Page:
One day my older brother was sliding down the banister. When I tried to follow him, I fell and broke my leg. At the hospital, the doctors discovered I had hepatitis, an infectious liver disease. They wanted my brothers and sisters tested to see if they had it too, so they called the Department of Human Services and told them to go to the house. DHS sent some people out there, and they saw how we were living. They got quite a shock. From what they tell me, the social workers were coming out of there in tears. The worst thing was, there wasn’t any running water, so we’d been using the bathtub as a toilet. That gives you some idea of what this house was like.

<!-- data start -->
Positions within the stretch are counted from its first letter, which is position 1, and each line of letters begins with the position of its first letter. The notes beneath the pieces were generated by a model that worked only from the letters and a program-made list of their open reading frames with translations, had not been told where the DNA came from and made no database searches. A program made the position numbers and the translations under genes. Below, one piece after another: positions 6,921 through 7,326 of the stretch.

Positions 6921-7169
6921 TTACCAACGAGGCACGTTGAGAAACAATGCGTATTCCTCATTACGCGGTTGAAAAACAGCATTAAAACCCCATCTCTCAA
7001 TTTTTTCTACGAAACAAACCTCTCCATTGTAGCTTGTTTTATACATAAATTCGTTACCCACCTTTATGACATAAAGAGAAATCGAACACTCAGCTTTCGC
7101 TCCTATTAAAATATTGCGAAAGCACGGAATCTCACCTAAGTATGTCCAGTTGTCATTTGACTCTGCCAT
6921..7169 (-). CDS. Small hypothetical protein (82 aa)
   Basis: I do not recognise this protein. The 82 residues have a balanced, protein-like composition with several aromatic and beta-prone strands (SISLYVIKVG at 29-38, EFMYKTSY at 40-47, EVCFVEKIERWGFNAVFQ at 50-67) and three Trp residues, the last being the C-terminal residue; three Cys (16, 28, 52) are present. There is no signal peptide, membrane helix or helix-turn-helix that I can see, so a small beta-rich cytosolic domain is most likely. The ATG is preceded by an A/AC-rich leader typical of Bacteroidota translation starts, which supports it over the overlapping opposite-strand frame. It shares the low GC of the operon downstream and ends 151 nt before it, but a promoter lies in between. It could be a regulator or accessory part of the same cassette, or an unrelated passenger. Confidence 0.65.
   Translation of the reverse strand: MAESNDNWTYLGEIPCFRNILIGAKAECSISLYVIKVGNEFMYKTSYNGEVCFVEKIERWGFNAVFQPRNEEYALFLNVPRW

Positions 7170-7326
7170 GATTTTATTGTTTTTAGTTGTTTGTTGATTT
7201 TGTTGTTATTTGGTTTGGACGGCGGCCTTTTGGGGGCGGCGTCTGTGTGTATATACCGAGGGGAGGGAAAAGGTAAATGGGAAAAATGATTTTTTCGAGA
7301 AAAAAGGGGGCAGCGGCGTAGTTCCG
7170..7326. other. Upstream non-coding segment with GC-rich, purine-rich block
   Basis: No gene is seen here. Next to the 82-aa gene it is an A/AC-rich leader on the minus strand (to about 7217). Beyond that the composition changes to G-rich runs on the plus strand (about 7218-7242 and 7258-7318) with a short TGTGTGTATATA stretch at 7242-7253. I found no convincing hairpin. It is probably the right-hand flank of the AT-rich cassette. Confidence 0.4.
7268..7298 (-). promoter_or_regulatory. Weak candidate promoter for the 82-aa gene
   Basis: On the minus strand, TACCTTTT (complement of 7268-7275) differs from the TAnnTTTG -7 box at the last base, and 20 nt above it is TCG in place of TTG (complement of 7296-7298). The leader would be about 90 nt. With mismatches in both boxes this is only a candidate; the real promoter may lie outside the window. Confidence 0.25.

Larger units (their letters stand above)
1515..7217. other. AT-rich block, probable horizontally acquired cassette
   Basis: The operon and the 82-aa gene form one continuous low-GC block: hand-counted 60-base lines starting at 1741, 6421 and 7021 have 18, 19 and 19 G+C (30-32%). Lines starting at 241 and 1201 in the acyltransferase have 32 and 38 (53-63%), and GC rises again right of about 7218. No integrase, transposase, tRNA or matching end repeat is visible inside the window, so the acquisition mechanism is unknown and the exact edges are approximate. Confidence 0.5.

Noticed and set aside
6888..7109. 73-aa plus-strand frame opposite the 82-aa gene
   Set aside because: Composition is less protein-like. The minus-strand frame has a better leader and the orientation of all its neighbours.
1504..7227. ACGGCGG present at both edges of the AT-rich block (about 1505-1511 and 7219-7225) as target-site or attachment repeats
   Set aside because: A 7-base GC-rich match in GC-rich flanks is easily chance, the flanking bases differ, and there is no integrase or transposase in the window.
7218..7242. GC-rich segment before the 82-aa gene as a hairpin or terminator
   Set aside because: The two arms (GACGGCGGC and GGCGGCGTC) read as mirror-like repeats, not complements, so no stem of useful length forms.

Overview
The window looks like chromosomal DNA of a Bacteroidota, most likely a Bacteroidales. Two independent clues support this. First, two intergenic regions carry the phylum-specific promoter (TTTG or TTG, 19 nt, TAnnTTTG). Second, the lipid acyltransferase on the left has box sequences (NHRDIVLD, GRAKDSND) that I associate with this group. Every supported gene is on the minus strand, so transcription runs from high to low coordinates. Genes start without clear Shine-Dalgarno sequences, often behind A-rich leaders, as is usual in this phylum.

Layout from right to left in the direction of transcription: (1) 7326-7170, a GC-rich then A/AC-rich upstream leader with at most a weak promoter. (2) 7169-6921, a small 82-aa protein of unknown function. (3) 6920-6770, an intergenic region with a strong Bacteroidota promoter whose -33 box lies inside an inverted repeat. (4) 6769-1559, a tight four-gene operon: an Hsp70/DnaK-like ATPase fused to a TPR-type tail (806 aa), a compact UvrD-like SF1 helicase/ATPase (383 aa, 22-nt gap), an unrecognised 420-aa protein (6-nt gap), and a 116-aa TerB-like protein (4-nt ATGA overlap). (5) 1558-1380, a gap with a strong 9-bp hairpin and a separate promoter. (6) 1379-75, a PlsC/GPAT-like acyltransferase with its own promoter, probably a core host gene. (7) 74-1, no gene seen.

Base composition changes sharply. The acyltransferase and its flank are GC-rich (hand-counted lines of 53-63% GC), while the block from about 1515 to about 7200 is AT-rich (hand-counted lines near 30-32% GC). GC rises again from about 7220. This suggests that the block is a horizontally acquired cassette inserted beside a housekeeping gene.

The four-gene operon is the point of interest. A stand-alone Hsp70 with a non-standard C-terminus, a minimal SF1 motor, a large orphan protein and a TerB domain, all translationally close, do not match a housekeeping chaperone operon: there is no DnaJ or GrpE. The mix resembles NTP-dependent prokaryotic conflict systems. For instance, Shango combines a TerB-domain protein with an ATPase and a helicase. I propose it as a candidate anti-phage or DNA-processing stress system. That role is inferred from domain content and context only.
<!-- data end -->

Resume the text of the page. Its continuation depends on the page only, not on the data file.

All seven of us were infected with hepatitis. They took us to Philadelphia General Hospital, where we were given a separate wing to keep us away from the rest of the population. We lived there for almost a year. My mother came around, but she said she couldn’t deal with us because she was being evicted. Looking back, I realize she had a major drug problem. I don’t know what she was using then in the ’70s, but she eventually graduated to crack. On Christmas Eve, December 24, 1975, her parental rights were terminated, and we were officially made wards of the state.

But we had nowhere to go. At that point we still couldn’t be put into regular foster care with other children because of the hepatitis. That’s when Baptist Children’s Services stepped up and said, “We’ll care for them. We’ll find a house.” One of the nurses who had been caring for us at the hospital, a Miss Ford, offered to go along and serve as housemother. So all seven of us, plus Miss Ford, moved into the house at 3700 Spring Garden Street.